Use this URL to cite or link to this record in EThOS: http://ethos.bl.uk/OrderDetails.do?uin=uk.bl.ethos.278097
Title: A study of the nature and everyday basis of undergraduates' thermodynamic ideas about some chemical reactions
Author: Ribeiro, M. Gabriela T. C.
Awarding Body: University of East Anglia
Current Institution: University of East Anglia
Date of Award: 1990
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Abstract:
The nature of undergraduates' ideas about thennodynamics and the everyday basis of those ideas was investigated. A sample of fourteen Portuguese undergraduate students in their last year of university studies in physics and chemistry (teacher training) were interviewed individually about five chemical phenomena. The results showed that these students found it very difficult to use thermodynamic concepts to discuss real situations. The physical reality of the situation seemed to dominate thinking. The majority of the students used criteria based mainly on observable features or everyday notions. There was very little spontaneous use of thermodynamic concepts. It was found that non-science conceptions were persistent despite formal instruction in advanced chemistry the students had received. The second experiment investigated the everyday origin of the ideas the students used and how everyday experiences and meanings and formal instruction may have influenced these ideas. It was carried out by interviewing individually ten secondary school pupils (9th and 12th grades) and five adults. The results showed that the intuitive way of thinking about the physical world influences strongly what students learn about 'new', 'abstract' and 'scientific' ways of explaining what happens in nature. The comparison of the results of both experiments showed that there was close similarity between pupils' and university students' ideas. Several reasons were put forward as explanation: (i) students are more confident using criteria based on perceivable features (ii) the context of real phenomena makes the use of theoretical knowledge difficult (iii) students spend more time dealing with 'everyday meanings' than with 'scientific meanings' (iv) the concepts are abstract and (v) science uses words also used in ordinary speech. Implications for teaching are pointed out.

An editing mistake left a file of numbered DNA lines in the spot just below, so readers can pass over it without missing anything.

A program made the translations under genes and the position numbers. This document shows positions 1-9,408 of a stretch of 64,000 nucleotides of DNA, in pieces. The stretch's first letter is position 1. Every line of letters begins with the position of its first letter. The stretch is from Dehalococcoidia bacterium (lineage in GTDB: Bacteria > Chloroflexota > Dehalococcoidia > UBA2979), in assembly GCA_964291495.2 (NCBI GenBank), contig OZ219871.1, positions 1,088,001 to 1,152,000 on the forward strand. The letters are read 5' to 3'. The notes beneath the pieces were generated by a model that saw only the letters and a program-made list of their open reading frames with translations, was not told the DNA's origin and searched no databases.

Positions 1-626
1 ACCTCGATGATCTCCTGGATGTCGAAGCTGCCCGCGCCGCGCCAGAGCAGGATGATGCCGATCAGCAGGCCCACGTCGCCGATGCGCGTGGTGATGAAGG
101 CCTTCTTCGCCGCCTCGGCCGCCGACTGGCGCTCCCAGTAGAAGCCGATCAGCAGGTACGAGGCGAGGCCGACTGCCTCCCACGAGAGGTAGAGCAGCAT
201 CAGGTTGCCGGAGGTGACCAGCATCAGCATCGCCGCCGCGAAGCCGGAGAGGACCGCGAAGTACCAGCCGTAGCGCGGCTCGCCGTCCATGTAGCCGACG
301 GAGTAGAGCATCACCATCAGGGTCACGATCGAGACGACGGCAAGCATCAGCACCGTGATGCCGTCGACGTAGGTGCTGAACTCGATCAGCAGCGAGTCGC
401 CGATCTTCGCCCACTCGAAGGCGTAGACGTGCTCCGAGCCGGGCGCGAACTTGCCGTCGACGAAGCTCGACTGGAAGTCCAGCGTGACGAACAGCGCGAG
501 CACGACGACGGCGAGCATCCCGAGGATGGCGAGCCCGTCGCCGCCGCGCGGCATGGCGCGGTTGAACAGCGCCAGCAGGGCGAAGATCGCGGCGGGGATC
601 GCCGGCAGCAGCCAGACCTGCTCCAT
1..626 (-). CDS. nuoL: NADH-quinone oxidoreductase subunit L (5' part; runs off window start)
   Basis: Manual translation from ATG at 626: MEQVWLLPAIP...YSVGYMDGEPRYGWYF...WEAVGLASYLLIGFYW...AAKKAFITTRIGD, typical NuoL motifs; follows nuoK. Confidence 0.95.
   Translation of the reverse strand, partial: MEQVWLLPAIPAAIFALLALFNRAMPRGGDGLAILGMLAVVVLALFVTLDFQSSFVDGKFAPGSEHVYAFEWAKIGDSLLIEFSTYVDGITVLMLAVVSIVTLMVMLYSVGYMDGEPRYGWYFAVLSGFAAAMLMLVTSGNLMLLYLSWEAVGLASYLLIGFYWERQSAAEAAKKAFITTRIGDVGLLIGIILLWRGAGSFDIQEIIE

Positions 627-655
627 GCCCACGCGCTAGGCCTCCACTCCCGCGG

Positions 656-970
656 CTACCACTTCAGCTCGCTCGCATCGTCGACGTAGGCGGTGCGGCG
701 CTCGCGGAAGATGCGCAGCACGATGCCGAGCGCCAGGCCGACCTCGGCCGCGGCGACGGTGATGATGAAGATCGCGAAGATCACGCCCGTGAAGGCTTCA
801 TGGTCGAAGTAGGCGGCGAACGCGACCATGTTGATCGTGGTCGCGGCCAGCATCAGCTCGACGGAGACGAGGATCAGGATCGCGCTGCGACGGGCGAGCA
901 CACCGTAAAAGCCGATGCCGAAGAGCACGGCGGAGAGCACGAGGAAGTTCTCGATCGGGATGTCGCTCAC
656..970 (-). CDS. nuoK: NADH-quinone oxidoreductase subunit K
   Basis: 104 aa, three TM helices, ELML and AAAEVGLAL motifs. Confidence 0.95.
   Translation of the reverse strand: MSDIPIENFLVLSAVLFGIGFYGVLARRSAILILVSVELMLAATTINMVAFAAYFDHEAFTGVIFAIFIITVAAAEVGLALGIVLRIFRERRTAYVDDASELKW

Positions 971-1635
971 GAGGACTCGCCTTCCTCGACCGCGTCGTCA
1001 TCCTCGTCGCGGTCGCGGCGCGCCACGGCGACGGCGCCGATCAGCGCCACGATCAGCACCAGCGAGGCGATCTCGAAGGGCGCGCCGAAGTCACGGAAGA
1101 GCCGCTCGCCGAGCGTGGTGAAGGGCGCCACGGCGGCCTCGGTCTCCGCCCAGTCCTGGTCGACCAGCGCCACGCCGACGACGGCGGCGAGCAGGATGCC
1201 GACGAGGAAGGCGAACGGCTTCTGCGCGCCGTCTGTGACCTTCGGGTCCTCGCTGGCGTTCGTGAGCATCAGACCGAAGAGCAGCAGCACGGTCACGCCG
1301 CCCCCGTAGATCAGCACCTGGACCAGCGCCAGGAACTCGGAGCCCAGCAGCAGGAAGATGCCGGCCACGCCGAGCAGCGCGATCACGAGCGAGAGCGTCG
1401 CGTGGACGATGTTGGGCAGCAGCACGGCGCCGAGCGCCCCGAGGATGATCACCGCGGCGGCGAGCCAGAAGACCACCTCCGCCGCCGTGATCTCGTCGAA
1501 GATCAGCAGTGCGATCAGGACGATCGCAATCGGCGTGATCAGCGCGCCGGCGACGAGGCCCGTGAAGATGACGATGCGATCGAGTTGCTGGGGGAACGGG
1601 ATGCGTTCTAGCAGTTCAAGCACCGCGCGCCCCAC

Supervisor: Not available Sponsor: Not available
Qualification Name: Thesis (Ph.D.) Qualification Level: Doctoral
EThOS ID: uk.bl.ethos.278097  DOI: Not available
Keywords: Chemical thermodynamics Chemistry, Physical and theoretical Education Psychology
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